There is plenty of information on how to draft characters for a single story, or characters that follow an important arc throughout a (small) number of stories.

Are there any techniques for designing protagonists for an open-ended series, though? Think of TV series like the typical space operas, detectives that solve case after case, etc. They typically start out with a bunch of more or less diverse characters who may, over the course of the (tv or book) series, evolve into initially unforeseen directions. The challenge I'm seeing is that none of the characters can (or even should) be tailored for the initial couple of adventures they face, nor is a pre-defined arc for these characters set in stone that they could be designed for.

What is the approach to take? Is aiming for a certain degree of diversity or conflict potential among the protagonists sufficient, and the actual traits can more or less randomly be distributed as I see fit? Or should I rather try to find a couple of examples for how different combinations of characters would interact, argue, or complement each other to evaluate how interesting or viable different sets of protagonists might turn out over the course of different adventures?


4 Answers 4


There are two cardinally different ways you can treat your characters in a series.

In some series, the characters remain the same, facing the "challenge of the week". They do not undergo any significant change themselves. A famous example of such structure is Star Trek, the Original Series. Kirk, Spock and McCoy do not undergo any character development in the three years of the series' run. In fact they remain fixtures to such an extent that each got their TV Trope: The Kirk, The Spock, The McCoy. In each episode the setting is different, but the audience can expect the same interactions from the characters. A significant part of the series' attraction lies in those interactions.

For a series to pull this off, the characters must from the start have the traits that would enable interesting interactions. They need to be on opposing ends of some spectrum, so that in each other's company they shine the brighter. And at the same time, each needs to be engaging, have enough depth that the interactions don't get repetitive.

A literary example of the same style of storytelling is Sherlock Holmes: from story to story, Holmes doesn't change. Neither does Watson. Each time, we are curious to see how Holmes will solve the mystery. The innovation of the mystery, combined with the familiar character of Holmes, can carry the series indefinitely.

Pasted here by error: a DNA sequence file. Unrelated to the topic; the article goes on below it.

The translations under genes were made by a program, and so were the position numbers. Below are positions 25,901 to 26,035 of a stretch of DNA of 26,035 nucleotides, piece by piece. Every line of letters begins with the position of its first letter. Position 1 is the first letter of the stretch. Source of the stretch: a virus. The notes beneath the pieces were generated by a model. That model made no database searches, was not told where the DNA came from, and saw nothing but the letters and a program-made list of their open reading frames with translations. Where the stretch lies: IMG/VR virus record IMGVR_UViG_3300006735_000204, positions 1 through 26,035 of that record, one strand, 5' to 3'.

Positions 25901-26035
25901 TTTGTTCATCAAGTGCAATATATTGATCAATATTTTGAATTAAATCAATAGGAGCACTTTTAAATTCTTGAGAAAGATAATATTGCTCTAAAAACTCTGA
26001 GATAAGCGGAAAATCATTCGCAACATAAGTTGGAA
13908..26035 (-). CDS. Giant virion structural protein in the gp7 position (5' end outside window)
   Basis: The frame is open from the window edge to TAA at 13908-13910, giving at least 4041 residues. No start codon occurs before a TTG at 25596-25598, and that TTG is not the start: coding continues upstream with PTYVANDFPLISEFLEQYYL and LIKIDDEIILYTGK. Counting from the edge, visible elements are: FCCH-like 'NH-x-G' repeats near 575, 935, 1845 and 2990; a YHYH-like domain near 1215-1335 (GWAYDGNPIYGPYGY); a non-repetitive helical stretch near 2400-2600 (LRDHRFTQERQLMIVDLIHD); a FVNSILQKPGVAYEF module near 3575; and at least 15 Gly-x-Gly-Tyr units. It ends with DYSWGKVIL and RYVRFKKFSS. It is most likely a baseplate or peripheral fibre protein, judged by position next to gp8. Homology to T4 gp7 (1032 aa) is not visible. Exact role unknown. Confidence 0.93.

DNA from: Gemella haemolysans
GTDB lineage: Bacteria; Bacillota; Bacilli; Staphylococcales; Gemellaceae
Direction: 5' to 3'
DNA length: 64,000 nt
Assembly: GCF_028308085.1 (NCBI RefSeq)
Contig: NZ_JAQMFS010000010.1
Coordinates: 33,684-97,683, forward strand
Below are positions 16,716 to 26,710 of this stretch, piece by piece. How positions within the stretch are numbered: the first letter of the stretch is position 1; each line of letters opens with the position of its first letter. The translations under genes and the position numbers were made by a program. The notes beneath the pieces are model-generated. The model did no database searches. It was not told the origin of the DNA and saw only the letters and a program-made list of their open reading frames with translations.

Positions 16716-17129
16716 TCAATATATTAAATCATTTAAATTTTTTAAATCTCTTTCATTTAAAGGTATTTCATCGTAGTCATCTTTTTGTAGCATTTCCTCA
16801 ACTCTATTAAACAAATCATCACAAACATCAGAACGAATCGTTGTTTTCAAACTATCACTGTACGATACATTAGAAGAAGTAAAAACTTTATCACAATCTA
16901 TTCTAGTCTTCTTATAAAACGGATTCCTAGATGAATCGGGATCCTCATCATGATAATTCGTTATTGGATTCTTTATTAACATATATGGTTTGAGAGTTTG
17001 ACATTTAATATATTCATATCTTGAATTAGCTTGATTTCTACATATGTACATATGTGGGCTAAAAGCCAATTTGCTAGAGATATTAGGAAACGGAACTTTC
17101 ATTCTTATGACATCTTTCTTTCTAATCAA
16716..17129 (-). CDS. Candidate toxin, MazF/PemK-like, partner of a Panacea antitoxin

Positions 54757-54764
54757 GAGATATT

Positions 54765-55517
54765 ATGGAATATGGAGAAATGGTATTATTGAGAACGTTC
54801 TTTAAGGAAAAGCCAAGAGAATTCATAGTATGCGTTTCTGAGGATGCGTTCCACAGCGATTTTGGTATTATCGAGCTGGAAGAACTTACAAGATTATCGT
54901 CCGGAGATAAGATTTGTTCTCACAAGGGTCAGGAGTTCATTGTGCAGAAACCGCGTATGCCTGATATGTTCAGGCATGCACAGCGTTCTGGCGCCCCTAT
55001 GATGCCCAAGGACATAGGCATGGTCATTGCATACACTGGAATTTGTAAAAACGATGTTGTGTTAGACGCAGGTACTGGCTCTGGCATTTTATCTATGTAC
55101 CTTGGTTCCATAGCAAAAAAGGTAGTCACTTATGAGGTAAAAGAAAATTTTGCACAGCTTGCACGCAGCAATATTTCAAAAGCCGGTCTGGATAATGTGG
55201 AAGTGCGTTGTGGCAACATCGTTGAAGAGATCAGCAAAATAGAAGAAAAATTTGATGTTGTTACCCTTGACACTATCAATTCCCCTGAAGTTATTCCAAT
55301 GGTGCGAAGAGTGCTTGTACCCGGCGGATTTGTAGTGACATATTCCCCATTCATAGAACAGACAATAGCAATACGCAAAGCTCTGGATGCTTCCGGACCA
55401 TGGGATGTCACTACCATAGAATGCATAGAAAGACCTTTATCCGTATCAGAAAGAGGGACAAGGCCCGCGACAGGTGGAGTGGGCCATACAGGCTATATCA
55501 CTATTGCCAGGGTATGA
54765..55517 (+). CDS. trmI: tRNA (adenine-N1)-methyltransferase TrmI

In other series, significantly more focus is given to character development. Personalities evolve. The character at the end of a season isn't the same as they were at the start of the season - they learn, they change, they are affected by the story. A greater part of the screen-time is given to character development, as opposed to "the challenge of the week", episodes have an effect on the characters, including repercussions. Dollhouse comes to mind as an example. Or Buffy.

For such a premise, you need to give your characters, at least the main ones, room to change and evolve. They need to be sufficiently complex to support an internal conflict, preferably something that can be explored again and again - there needs to be some sort of tension inside them. For example, Buffy has the ongoing issue of being the Slayer vs. wanting to have a normal life. Various aspects of this are explored. (There are also other issues, for the same character, and for others - one character cannot carry a series on their shoulders.) So when you plan the character, you define an inner tension for them right from the start. Maybe, as the story progresses, you will find that this isn't enough, so you resolve it, and add another issue instead - like Willow's nerdy identity got "outgrown", and she got the magic issues instead. But you start with something. You don't start with characters who are already pretty much where they want to be.

In either case, you also need to consider how the characters would interact with each other. If you're planning a team, you need complementary traits. Look here for more information. If you want conflicts and opposing factions, consider what conflicts can be had, and plan for them, put in place characters who would have reason not to like each other. Put in the tension, then you can play with it however best suits your stories.

  • I know comments are not for compliments but I just had to say I think you picked excellent examples. Commented Sep 11, 2018 at 18:58
  • "the characters must from the start have the traits that would enable interesting interactions" - indeed, and I'm wondering specifically how to design this kind of characters. Actually, I think both of your cases are not too different in this phase of designing characters, as the series with character development may have as little concrete plans on where to get its characters by, say, season 3 (unless it's really a series whose season-spanning arc is planned long ahead), as the series that won't feature much character development, anyway.
    – F-H
    Commented Sep 13, 2018 at 21:43

The first thing to note, if you want these characters to be capable of being protagonists, is the potential for an arc. This means that the character must want to be somewhere, be it physically, emotionally, or in status, away from where they are now.

This makes them start the journey. It doesn't even have to be the thing that they end up getting to by the end of the story (that could change as their character develops), it just has to be something that initially makes them take action.

For example, in a romance, a man may be dissatisfied with his career, so he ends up quitting his job, getting a new one away from his country, and then, in finding a woman who is willing to help him with culture shock and stick with him through the motions, he falls in love. After that, he wishes to find a way to make her understand that the love he feels for her is more than platonic/convince her that he's worthy/any other romance arc. The initial motivation got the ball rolling, put him in a situation where a plot can sprout from it, but after that, the conflict could be anything related to this new situation.